Jan. 7, 2005
7 Days: Jewish tsunami aid


When disaster strikes, Jews are there to help.

That's the message many American Jews are hoping to convey as they pour millions of dollars into tsunami relief efforts by channeling them through American Jewish aid groups. So far, about $6 million has been collected by the largest few of these groups, and officials say they haven't even counted checks donors have sent by mail.

But how-and how fast-is that money getting to Southeast Asia, and do the recipients know where it's coming from?

Perhaps the quickest US Jewish organization to get aid to the region was the American Jewish World Service, a Jewish peace corps type group that funds more than 200 projects in 33 countries worldwide. With more than 24 non-governmental partners in Southeast Asia, AJWS was able to begin sending money to three partner groups in India within 36 hours of the disaster, officials there said.

A medical shipment went to coastal areas of India with life-saving medical supplies, 1,700 families were helped to evacuate from the disaster zone, and food and shelter were provided to victims of the tsunami through AJWS' partner Direct Relief International.

By early this week, more than $2 million had been donated to AJWS for the effort, and the service began evaluating additional aid organizations in places where it lacked partners to figure out how best to get aid there.

Catherine Shimony, director of international programs at AJWS, said AJWS advertises its Jewishness and does not take politics, religion or nationality into account when granting aid.

"Our response is basically a humanitarian one," Shimony said. "The organizations that we work with know both through our name and the information in our mission who we are and that we represent the American Jewish community."

Similarly, the American Jewish Joint Distribution Committee, American Jewry's central address for overseas aid, regularly funds projects in disaster areas that have no connection to Jews or Judaism. After an earthquake in Turkey several years ago, the JDC worked with the Israeli government in rebuilding a school in a predominantly Muslim neighborhood. In Kosovo, the JDC rebuilt a mosque. In both cases, the institutions posted JDC plaques bearing a Magen David.

"It's a reminder to the population that the Jews were there and the Jews helped-part of the concept of being a light unto the nations," said Steven Schwager, executive vice president of the JDC. "We leave behind something long term that the populace will remember that the Jews were here and they helped."

Schwager said he expected the JDC would collect between $6 million and $10 million for tsunami relief in Southeast Asia-most through North American Jewish federations.

So far, the 40 or so federations actively raising tsunami relief funds had collected $1.2 million by early this week, according to an official at the United Jewish Communities federation umbrella group. The largest by far was UJA-Federation of New York, which had collected $500,000 in individual gifts ranging from $25 to $25,000.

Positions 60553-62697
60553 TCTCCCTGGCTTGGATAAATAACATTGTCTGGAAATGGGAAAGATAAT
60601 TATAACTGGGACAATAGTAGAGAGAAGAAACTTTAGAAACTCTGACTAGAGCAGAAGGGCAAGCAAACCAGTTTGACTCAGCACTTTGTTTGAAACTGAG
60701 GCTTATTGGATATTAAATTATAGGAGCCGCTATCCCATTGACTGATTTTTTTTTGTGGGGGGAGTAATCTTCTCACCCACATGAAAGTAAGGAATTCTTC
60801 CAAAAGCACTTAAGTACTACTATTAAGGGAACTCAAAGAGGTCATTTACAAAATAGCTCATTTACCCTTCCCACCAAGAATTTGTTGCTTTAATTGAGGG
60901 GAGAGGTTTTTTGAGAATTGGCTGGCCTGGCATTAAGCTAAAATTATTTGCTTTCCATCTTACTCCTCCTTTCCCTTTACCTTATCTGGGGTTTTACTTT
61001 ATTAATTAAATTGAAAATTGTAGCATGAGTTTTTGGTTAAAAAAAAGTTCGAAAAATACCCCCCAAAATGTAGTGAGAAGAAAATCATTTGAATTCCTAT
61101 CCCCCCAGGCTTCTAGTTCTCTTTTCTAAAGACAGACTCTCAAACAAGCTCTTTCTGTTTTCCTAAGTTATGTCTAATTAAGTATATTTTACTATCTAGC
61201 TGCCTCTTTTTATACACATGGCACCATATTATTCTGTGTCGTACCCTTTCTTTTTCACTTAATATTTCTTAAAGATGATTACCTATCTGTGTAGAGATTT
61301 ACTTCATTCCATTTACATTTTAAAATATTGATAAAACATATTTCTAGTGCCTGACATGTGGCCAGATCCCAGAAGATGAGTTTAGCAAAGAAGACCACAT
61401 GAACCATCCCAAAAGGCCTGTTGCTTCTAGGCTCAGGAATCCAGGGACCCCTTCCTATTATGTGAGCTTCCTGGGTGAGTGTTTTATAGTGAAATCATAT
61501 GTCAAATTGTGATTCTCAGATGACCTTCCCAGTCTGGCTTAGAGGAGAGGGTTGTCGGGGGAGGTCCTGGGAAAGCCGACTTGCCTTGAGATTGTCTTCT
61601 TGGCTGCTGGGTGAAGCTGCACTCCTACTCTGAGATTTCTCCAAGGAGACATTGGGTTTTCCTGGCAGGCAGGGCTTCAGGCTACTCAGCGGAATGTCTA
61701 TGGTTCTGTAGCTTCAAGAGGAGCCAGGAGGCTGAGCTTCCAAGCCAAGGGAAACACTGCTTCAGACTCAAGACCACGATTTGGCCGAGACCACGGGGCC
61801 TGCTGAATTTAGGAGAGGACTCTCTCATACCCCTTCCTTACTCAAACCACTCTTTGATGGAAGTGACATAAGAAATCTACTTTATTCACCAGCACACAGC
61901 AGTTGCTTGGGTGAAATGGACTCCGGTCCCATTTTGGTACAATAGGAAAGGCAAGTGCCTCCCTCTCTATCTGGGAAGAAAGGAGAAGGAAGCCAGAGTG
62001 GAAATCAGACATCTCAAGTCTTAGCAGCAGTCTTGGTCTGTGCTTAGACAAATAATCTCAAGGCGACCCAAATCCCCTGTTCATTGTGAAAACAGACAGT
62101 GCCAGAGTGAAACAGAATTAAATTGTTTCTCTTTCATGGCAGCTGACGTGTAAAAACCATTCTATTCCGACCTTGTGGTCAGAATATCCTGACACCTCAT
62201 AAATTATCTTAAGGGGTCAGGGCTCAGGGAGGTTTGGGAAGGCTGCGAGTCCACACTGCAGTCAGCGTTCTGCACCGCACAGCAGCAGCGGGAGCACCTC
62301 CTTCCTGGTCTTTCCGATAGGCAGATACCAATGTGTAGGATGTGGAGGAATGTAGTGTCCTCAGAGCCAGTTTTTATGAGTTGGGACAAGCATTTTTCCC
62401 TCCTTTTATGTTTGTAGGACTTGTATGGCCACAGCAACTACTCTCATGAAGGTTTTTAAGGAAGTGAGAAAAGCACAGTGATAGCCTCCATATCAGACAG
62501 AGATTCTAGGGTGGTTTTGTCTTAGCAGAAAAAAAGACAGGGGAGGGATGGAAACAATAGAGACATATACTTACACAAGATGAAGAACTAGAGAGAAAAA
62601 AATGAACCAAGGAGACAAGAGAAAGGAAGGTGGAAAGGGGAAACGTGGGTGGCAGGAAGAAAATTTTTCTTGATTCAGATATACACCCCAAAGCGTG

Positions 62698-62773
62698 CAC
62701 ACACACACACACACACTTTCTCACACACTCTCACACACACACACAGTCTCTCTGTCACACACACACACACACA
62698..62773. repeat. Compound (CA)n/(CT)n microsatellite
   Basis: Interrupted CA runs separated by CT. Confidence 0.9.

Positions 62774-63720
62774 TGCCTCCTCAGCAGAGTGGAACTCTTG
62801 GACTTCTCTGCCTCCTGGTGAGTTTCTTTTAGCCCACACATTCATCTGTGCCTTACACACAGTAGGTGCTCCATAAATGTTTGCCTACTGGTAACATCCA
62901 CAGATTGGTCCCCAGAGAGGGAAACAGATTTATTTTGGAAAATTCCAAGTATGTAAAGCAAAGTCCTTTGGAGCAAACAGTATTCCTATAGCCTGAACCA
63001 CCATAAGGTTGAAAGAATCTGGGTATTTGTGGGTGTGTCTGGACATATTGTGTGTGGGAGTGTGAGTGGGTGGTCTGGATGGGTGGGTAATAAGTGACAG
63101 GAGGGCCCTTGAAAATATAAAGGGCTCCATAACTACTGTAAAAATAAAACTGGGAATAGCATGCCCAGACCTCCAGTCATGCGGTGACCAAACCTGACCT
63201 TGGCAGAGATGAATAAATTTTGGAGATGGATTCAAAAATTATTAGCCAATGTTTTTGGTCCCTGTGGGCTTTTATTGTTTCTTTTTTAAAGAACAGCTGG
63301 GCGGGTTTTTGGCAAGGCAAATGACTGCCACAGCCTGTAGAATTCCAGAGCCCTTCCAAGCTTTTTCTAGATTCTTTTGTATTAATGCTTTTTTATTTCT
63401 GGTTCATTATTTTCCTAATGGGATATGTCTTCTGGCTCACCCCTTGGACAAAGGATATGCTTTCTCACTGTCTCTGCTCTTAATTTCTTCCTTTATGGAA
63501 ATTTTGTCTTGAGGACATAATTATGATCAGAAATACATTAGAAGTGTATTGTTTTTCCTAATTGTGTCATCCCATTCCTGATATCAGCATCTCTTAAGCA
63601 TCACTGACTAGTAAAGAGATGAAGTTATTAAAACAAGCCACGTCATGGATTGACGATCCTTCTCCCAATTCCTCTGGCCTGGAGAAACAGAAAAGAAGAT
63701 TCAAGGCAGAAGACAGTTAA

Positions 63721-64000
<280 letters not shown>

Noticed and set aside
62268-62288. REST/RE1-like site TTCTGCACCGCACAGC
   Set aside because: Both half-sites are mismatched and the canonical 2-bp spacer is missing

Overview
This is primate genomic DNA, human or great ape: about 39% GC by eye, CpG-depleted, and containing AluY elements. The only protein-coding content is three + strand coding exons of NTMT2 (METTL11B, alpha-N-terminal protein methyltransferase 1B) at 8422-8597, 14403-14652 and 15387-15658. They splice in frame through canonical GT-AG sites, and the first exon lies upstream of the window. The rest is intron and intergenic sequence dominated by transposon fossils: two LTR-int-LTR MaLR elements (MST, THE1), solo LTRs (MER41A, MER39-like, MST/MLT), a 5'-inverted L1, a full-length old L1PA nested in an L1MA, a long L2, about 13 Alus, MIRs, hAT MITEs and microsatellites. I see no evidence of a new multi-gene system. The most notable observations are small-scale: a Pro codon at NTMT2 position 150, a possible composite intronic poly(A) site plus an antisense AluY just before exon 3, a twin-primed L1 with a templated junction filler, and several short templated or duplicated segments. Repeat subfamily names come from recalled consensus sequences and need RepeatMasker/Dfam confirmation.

The JDC first met Monday to decide where to send the funds it had collected so far-about $2 million. Schwager said long-term relief is just as important as getting immediate aid to the region, and by Tuesday money was on its way to partner organizations in India, Indonesia, Sri Lanka and Thailand.

One of the recipient groups in Thailand is Chabad, one of the few Jewish organizations with facilities at or near the areas affected by the Tsunami.

Rabbi Yosef Chaim Kantor, head of Chabad in Thailand, said he has turned his Chabad centers in the country into makeshift shelters, providing food, clothing and a place to sleep for thousands of people-including many Israeli backpackers who were in Thailand when the tsunami struck.

While money has been pouring into his organization, Kantor said he has not yet had time to count it-or plan its use.

"We don't have the luxury of sitting back in an office and trying to make a projection of what we will spend," Kantor said. "For now we're spending"-using credit cards and the good line of credit Chabad has with local vendors-"and we'll let the Jewish hearts do the rest."

Many of the Jewish aid groups said that while they were trying to advertise the provenance of their funds to aid recipients, the top priority simply was to get them aid.

"We would like them to know" where the aid is coming from, but "that's not why we're doing it," said Paul Kane, senior vice president at the UJA-Federation of New York. "Let's face it. They want food, water-they don't care where the aid comes from."

Kantor said most Thais are not aware of what Jews are, but giving them help in a time of trouble is a great way to provide them with a positive image of Jews, rather than the negative stereotype that exists in much of the world.

One day this week, Kantor used an open field adjacent to the mayor's office in an affected area to put on his tallit and tefillin and recite his morning prayers, and a crowd gathered to stare as his tzitzit blew in the wind of supply helicopters taking off and landing nearby.

"I had a great crowd looking at me, but I felt very comfortable," Kantor said. "I told my driver that if anyone asks, he should tell them I'm praying on behalf of the victims. And I was."